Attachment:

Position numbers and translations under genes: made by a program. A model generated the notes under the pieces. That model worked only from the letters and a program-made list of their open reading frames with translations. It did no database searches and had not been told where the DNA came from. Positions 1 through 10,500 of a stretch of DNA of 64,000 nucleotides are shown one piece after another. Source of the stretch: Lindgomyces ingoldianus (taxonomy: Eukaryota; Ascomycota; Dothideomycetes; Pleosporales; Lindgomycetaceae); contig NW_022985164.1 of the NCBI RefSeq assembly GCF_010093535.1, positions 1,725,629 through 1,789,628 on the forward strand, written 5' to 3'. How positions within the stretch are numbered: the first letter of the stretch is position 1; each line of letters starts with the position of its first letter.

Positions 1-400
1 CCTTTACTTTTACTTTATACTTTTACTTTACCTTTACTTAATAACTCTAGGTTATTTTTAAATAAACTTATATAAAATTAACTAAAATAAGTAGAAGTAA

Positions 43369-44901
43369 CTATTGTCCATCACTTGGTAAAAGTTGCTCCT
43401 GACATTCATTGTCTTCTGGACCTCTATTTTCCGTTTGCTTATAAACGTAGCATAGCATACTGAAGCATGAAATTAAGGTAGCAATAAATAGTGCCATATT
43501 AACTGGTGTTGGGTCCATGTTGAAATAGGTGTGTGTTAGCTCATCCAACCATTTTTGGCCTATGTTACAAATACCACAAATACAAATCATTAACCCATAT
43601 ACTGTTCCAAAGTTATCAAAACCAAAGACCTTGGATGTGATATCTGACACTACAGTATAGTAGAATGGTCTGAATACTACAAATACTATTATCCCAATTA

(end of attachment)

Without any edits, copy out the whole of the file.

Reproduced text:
Position numbers and translations under genes: made by a program. A model generated the notes under the pieces. That model worked only from the letters and a program-made list of their open reading frames with translations. It did no database searches and had not been told where the DNA came from. Positions 1 through 10,500 of a stretch of DNA of 64,000 nucleotides are shown one piece after another. Source of the stretch: Lindgomyces ingoldianus (taxonomy: Eukaryota; Ascomycota; Dothideomycetes; Pleosporales; Lindgomycetaceae); contig NW_022985164.1 of the NCBI RefSeq assembly GCF_010093535.1, positions 1,725,629 through 1,789,628 on the forward strand, written 5' to 3'. How positions within the stretch are numbered: the first letter of the stretch is position 1; each line of letters starts with the position of its first letter.

Positions 1-400
1 CCTTTACTTTTACTTTATACTTTTACTTTACCTTTACTTAATAACTCTAGGTTATTTTTAAATAAACTTATATAAAATTAACTAAAATAAGTAGAAGTAA

Positions 43369-44901
43369 CTATTGTCCATCACTTGGTAAAAGTTGCTCCT
43401 GACATTCATTGTCTTCTGGACCTCTATTTTCCGTTTGCTTATAAACGTAGCATAGCATACTGAAGCATGAAATTAAGGTAGCAATAAATAGTGCCATATT
43501 AACTGGTGTTGGGTCCATGTTGAAATAGGTGTGTGTTAGCTCATCCAACCATTTTTGGCCTATGTTACAAATACCACAAATACAAATCATTAACCCATAT
43601 ACTGTTCCAAAGTTATCAAAACCAAAGACCTTGGATGTGATATCTGACACTACAGTATAGTAGAATGGTCTGAATACTACAAATACTATTATCCCAATTA